My husband, Bev, spent some years as a Dairy Herdsman when our children were preschoolers. We lived on the farm where he worked so it was the next best thing to having a farm of our own. Lauren was still a baby but the boys often went to the barn with their Dad to watch him work and to see the animals. They learned to be careful not to ride their tricycles too close to the gutters and to stay out of the way whenever the cows were being moved. If they were lucky one of the barn cats would have kittens that they could catch and play with.
There was no bull on the farm. The cows were artificially inseminated when the time came for them to be bred. The vet would come at a later date and do a check to confirm the pregnancy. He would pull on a shoulder length glove and lift the cow’s tail to one side so that he could slip his hand (and most of his arm) into the cow’s rectum. From there he could palpate the reproductive organs. No one paid much attention to two goggle-eyed little boys watching from the sidelines.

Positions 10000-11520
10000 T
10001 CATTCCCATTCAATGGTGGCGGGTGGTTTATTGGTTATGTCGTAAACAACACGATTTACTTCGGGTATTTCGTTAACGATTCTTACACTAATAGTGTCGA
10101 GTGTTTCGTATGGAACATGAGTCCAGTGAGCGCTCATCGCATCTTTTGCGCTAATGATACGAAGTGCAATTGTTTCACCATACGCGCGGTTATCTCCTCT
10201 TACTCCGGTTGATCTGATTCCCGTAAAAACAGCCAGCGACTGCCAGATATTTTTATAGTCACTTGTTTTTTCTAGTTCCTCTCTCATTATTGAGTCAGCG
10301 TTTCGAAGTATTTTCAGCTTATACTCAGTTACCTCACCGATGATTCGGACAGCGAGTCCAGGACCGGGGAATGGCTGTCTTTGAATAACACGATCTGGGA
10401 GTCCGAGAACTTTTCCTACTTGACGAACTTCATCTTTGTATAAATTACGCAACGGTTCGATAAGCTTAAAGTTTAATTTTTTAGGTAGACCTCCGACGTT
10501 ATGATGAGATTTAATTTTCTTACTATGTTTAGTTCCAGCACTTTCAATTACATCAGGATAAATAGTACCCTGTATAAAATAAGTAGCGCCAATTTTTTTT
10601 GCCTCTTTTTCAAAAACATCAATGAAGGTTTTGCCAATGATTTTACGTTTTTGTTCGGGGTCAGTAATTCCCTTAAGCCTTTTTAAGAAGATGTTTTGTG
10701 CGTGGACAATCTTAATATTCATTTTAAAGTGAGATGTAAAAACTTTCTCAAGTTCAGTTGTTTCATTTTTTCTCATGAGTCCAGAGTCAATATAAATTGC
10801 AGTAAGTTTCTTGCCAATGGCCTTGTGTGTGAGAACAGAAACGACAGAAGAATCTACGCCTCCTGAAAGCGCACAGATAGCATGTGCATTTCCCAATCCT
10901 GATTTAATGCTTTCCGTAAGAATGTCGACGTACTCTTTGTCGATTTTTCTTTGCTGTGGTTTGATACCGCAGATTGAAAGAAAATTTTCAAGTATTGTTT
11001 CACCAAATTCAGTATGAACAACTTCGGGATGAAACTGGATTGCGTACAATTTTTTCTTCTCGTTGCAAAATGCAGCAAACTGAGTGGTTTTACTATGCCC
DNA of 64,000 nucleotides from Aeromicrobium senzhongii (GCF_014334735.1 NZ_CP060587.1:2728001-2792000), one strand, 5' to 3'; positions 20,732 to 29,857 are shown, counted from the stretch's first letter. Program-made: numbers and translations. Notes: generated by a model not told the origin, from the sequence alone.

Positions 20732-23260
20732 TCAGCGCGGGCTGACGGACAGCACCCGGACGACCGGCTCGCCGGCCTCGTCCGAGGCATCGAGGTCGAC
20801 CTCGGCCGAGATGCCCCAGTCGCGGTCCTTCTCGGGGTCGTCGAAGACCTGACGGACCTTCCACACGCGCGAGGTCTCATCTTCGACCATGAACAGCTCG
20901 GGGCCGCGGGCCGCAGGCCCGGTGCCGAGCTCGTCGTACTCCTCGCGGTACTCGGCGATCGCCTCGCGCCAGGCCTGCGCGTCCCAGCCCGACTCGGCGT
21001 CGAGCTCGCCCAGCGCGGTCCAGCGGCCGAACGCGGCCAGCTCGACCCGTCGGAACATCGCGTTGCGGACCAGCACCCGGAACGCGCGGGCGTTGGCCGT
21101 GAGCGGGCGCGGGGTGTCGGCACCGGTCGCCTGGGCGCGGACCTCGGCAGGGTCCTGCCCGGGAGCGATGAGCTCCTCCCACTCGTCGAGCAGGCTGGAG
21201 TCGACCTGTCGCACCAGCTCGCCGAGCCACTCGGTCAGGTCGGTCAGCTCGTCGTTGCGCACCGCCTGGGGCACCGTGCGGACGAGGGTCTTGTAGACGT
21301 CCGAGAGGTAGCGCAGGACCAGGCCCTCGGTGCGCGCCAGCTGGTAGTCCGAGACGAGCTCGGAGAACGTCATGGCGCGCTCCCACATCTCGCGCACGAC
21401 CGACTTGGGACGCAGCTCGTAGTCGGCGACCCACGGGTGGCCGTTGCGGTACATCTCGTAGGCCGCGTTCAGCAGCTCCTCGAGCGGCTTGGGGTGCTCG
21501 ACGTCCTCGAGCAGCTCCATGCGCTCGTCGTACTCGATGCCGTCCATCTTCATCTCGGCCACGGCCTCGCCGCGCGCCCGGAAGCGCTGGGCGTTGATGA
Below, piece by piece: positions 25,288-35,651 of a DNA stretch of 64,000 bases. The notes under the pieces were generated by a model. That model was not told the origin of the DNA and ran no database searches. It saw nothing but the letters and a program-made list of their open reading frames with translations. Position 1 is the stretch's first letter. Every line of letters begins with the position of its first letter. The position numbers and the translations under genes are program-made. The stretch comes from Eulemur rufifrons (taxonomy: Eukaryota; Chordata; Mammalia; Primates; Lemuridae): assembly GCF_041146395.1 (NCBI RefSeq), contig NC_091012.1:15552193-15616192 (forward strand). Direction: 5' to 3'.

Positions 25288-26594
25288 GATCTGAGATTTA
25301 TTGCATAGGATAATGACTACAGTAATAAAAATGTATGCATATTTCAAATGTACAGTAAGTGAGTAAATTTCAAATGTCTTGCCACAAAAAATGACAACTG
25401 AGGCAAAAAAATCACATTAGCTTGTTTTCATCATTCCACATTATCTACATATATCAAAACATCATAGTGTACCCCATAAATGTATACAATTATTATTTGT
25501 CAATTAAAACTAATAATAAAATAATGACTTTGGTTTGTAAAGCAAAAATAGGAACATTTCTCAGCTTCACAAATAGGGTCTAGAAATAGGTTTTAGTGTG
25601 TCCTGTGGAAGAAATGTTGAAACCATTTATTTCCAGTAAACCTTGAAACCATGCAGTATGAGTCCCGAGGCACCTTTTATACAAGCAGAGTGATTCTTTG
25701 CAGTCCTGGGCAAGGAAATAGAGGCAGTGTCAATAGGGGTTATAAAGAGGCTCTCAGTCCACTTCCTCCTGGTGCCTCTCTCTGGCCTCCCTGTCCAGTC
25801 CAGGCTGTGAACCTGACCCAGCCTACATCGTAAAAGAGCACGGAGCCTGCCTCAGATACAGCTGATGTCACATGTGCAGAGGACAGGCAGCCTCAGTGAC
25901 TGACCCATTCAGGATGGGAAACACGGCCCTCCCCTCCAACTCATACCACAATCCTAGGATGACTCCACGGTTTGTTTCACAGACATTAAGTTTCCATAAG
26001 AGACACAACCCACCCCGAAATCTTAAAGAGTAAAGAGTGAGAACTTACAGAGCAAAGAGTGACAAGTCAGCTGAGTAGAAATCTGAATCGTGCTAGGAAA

I came into the kitchen on a day soon after one such visit to find Jason down on his hands and knees, mooing plaintively. Daniel had one arm encased in the plastic sleeve that the newspaper came in and he was poking his brother in the behind. I halted just inside the doorway and stared.
“What are you doing?” I demanded. I thought I could make a pretty accurate guess but I was curious about how they would explain it. I kept my face carefully neutral as Daniel straightened up and turned to me.
“I’m the pooper man,” he announced in a businesslike voice. “I’m checking for poop.”
“I see,” I nodded, my cheeks stiff with the effort not to laugh. “Well, carry on then.”
Obviously they’d drawn their own conclusions about the mysterious activity they had witnessed. I decided to let Bev handle the explanations. No wonder farm children learn about the birds and the bees at such a young age.